When Barbed Wire Souls Were In Fashion
Heel Hud Becomes 1963's Hero
Hud was offered up by
Hud came out shortly before we "lost our innocence" (what, again?). I've never understood just when it was we were supposed to lose our innocence. The Kennedy death,
|Paul Newman Briefly Takes On James Wong Howe's Camera Job|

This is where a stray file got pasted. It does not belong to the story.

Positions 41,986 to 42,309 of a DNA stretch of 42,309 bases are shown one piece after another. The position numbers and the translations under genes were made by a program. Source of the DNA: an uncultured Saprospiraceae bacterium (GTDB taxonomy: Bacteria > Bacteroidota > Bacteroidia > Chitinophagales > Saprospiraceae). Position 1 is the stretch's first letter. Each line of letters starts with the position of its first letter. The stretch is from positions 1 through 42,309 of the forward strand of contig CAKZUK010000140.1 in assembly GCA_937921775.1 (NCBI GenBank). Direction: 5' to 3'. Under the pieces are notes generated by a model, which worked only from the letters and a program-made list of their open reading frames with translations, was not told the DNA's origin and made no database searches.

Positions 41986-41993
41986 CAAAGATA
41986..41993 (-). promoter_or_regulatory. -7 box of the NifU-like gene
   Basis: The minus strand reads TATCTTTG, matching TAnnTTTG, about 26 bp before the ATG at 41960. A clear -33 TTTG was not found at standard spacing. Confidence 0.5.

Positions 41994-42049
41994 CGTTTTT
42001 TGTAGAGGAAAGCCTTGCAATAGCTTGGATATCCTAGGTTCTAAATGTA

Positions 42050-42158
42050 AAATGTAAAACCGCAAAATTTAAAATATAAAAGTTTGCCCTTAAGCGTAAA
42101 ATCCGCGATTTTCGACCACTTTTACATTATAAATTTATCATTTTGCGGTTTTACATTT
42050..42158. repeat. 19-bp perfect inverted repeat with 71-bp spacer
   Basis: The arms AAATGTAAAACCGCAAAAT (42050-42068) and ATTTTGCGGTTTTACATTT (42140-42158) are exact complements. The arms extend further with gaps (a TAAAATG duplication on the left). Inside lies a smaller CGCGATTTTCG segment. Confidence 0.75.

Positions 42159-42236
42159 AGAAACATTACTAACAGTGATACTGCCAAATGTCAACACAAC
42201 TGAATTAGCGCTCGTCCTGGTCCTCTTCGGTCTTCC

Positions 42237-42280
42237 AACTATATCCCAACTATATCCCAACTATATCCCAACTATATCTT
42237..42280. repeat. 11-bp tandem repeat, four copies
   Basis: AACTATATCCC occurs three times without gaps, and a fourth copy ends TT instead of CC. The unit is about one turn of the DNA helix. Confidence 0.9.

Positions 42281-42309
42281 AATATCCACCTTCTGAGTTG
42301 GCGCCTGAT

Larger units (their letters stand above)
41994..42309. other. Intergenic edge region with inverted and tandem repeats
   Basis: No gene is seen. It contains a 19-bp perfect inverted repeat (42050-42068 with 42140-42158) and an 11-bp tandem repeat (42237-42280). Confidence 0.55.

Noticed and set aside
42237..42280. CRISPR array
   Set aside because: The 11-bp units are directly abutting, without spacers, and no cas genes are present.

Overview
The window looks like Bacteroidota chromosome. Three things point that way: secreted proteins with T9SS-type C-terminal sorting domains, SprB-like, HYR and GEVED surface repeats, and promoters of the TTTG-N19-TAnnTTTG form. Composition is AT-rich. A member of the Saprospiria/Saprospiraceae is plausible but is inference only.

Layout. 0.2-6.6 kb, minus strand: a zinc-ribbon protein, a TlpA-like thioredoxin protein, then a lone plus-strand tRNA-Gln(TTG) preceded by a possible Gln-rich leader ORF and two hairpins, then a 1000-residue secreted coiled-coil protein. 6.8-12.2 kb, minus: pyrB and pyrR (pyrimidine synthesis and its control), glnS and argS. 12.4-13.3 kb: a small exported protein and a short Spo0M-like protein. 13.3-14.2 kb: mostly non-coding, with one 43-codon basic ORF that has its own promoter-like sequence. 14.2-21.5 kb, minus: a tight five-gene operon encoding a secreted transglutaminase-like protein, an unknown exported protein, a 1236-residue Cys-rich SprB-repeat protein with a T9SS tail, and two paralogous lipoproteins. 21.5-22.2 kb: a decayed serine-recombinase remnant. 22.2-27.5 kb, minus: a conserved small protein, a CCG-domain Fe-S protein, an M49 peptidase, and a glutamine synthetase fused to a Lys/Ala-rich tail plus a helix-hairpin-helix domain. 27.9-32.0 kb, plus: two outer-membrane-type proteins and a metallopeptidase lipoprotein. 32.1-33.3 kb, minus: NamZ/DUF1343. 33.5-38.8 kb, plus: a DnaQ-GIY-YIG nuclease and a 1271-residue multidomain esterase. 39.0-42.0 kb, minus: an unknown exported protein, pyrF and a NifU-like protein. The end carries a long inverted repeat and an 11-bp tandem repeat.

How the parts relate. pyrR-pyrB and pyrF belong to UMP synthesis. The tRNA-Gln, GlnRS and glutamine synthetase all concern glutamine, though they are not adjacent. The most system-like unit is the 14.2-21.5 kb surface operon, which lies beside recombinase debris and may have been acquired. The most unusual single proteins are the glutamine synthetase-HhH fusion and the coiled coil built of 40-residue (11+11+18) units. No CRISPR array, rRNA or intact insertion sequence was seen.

Hud's world is flat and parched. The Last Picture Show later went for the same look. Others that would try missed out for using color made mandatory by people having it at home on television. Hud is wrecked unless seen in scope, so was laid low by sale to television within five years after theatrical. During interim, there was a reissue, a double with Hatari!, which made for hard seating after four and a half hours (both long movies). When ABC picked up Hud for 1968 broadcast, there was still trimming for language, which took guts out of Hud in addition to half its intended frame width. I had one of the network's 16mm spots for a Sunday night premiere, where dialogue went thus: Hud --- "What made you go sour on me, old man, not that I give a chit-chit" (sound of blooped profanity), then dad Melvyn Douglas answering back, "That's just it, Hud. You don't give a chit-chit ..." What a fraud movies were on TV back then, networks buying titles, then giving viewers but skeleton of them.